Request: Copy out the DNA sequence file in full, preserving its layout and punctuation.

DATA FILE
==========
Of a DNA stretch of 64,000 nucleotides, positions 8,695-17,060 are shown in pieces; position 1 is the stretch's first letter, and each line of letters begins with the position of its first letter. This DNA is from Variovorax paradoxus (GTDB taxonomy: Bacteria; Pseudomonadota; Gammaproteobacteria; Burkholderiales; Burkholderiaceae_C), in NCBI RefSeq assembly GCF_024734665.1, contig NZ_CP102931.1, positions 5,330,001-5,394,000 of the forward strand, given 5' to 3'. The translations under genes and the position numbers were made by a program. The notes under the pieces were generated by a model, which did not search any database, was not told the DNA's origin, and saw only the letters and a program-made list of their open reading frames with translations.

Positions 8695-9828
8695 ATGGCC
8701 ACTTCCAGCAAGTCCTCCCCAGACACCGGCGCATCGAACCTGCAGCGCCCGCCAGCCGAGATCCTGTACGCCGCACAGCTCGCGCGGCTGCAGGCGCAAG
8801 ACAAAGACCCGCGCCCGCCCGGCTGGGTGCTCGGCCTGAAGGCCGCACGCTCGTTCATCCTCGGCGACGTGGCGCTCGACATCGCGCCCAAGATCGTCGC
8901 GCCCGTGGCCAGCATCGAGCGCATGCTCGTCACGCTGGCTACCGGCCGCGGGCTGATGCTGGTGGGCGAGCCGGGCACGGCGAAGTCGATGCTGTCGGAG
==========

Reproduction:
Of a DNA stretch of 64,000 nucleotides, positions 8,695-17,060 are shown in pieces; position 1 is the stretch's first letter, and each line of letters begins with the position of its first letter. This DNA is from Variovorax paradoxus (GTDB taxonomy: Bacteria; Pseudomonadota; Gammaproteobacteria; Burkholderiales; Burkholderiaceae_C), in NCBI RefSeq assembly GCF_024734665.1, contig NZ_CP102931.1, positions 5,330,001-5,394,000 of the forward strand, given 5' to 3'. The translations under genes and the position numbers were made by a program. The notes under the pieces were generated by a model, which did not search any database, was not told the DNA's origin, and saw only the letters and a program-made list of their open reading frames with translations.

Positions 8695-9828
8695 ATGGCC
8701 ACTTCCAGCAAGTCCTCCCCAGACACCGGCGCATCGAACCTGCAGCGCCCGCCAGCCGAGATCCTGTACGCCGCACAGCTCGCGCGGCTGCAGGCGCAAG
8801 ACAAAGACCCGCGCCCGCCCGGCTGGGTGCTCGGCCTGAAGGCCGCACGCTCGTTCATCCTCGGCGACGTGGCGCTCGACATCGCGCCCAAGATCGTCGC
8901 GCCCGTGGCCAGCATCGAGCGCATGCTCGTCACGCTGGCTACCGGCCGCGGGCTGATGCTGGTGGGCGAGCCGGGCACGGCGAAGTCGATGCTGTCGGAG